Bradley Timberland Resources v. Bradley Lumber Company et al

Filing 19

MEMORANDUM OPINION AND ORDER denying 18 Motion for Reconsideration of 16 Memorandum Opinion and Order. Signed by Honorable Robert T. Dawson on March 14, 2012. (cnn)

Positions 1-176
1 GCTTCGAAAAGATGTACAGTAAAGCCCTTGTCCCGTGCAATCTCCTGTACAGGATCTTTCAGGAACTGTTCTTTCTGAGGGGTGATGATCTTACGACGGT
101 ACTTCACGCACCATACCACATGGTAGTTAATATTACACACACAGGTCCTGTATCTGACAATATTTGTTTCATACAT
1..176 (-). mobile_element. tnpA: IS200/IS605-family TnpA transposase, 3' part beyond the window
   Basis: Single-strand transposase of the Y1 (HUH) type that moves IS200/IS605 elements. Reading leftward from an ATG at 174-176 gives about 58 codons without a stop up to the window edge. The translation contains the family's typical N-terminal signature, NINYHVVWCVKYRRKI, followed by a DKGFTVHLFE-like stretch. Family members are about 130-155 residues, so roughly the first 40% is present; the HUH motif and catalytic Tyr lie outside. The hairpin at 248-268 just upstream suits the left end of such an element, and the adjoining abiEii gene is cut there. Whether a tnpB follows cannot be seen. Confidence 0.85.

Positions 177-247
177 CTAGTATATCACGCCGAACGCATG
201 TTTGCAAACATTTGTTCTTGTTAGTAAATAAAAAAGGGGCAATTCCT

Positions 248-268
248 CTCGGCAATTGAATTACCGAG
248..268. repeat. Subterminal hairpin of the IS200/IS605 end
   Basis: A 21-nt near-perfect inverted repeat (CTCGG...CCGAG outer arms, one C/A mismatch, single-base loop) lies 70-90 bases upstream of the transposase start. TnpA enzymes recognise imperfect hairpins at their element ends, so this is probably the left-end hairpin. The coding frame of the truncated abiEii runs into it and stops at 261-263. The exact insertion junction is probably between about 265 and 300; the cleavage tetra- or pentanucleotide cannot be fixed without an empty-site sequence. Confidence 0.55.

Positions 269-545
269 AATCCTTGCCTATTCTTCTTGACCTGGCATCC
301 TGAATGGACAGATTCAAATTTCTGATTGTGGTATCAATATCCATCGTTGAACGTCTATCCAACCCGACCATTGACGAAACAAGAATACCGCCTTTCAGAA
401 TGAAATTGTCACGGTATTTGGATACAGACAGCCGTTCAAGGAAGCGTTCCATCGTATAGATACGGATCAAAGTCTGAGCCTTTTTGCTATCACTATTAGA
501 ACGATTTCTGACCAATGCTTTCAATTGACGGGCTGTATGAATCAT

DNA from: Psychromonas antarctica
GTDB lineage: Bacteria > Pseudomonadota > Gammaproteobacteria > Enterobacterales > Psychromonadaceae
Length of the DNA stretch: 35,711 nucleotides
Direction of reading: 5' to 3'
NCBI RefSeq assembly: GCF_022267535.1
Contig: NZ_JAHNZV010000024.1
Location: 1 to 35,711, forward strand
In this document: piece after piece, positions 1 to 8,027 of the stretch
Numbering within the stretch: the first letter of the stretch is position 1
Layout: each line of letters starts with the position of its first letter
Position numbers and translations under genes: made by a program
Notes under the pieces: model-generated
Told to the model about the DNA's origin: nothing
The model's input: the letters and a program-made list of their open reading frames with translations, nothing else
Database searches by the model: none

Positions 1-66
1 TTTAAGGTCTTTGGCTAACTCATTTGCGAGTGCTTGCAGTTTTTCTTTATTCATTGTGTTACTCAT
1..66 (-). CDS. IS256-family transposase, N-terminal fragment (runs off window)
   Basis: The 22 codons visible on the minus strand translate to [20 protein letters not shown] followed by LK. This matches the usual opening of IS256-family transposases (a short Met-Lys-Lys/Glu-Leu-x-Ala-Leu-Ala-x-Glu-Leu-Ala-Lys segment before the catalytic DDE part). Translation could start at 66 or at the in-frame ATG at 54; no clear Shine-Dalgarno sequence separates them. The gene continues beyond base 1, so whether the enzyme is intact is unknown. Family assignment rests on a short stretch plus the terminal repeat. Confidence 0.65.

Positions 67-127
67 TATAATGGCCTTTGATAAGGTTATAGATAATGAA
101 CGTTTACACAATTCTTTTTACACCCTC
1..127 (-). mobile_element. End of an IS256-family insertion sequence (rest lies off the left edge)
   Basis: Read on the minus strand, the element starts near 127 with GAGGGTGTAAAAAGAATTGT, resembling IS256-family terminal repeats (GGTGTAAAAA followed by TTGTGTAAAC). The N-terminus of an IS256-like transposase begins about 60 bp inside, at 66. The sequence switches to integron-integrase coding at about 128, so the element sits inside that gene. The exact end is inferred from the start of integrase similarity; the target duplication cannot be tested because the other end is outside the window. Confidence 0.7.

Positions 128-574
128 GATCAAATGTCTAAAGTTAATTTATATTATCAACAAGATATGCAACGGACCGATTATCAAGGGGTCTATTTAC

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IN THE UNITED STATES DISTRICT COURT WESTERN DISTRICT OF ARKANSAS EL DORADO DIVISION BRADLEY TIMBERLAND RESOURCES, LLC v. PLAINTIFF Case No. 1:11-CV-1057 BRADLEY LUMBER COMPANY and WEBSTER BUSINESS CREDIT CORP. DEFENDANTS MEMORANDUM OPINION AND ORDER Before the Court is Plaintiff Bradley Timberland Resources, LLC’s (“BTR”) Motion to Reconsider (Doc. 18) pursuant to Fed. R. Civ. P. 59(e). The Motion (Doc. 18) is DENIED. Previously, in its Order of February 6, 2012 (Doc. 16), the Court found that Defendant Bradley Lumber Company (“BLC”) had been fraudulently joined by BTR in this matter in order to defeat diversity and divest the Court of jurisdiction. The Court found that BTR’s claims against the remaining Defendant, Webster Business Credit Corp. (“Webster”), should be dismissed due to the fact that the limitations period on BTR’s claims for fraud and tortious interference had run. BTR now contends that the Court erred in finding that the claims for fraud and tortious interference accrued in the fall of 2007, more than three years before BTR filed its Complaint. BTR’s position is incongruous, considering the fact that it stated multiple times in its Complaint that Webster’s termination of BLC’s financing, which constitutes the basis for BTR’s fraud and tortious interference claims, occurred in the fall of 2007.1 Yet, in its Motion for Reconsideration, BTR now disputes that the alleged harm began in the fall of 2007 and maintains instead that BLC was not put on notice as to Webster’s allegedly false representations until August 13, 2008, when Webster’s counsel stated in a letter to BLC that the loan was officially terminated. The Court finds that the continuance of the lending relationship, evidenced by certain wire transfers in 2008 from Webster to BLC, does not negate the fact that BLC was put on notice that it had defaulted on its loan with Webster and that Webster was in the process of ceasing funding of the loan as early as the fall of 2007. The evidence is ample, particularly in the companion case of Webster Business Credit Corp. v. Bradley Lumber Company, et al., 1:08-CV-01083, that the decision to curtail and eventually end financing of the Webster/BLC loan occurred in and around the fall of 2007, when Webster began terminating BLC’s inventory and accounts receivable financing. Therefore, as BTR itself averred in its Complaint, BLC became aware of Webster’s decision to curtail 1 See Complaint, Doc. 6 at para. 19: “Starting in the Fall (late August or early September) of 2007 Webster made several false representations.” See also id. at para. 11, emphasis added: “In the Fall (late August or early September) of 2007 Webster contacted Bradley Lumber and required Bradley Lumber obtain a letter of credit from the financial institution that financed a customer by the name of Sound Industries, a purchaser of large amount of Bradley Lumber product. Webster demanded these measures from Bradley Lumber in order to reopen Bradley Lumber’s inventory and accounts receivable financing.” 2 funding for the loan earlier than the date in which official correspondence confirmed that the loan was terminated. Moreover, as the Court explained in its Order dismissing BTR’s claims, because the owner and principal of BLC and BTR were the same person, BTR had the same knowledge as BLC as to the facts surrounding the Webster loan. Further, BTR and BLC were not two separately managed and funded entities with no knowledge of one another’s business decisions; instead, they were closely held companies owned by the same individual who decided to use the assets of one company (BTR) as collateral to secure a loan for the other company (BLC). Surprisingly, BTR continues to maintain in its Motion for Reconsideration that it “was a victim of misconduct at the hands of both Webster and BLC,” which defies logic, facts, and the reasoned decision of the Court in its Order. See Doc. 18, p. 6. Accordingly, the Court determines the findings contained in the Order of February 6, 2012 (Doc. 16) to be correct, and Plaintiff’s Motion for Reconsideration (Doc. 18) is DENIED. IT IS SO ORDERED this 14th day of March, 2012. /s/ Robert T. Dawson Honorable Robert T. Dawson United States District Judge 3

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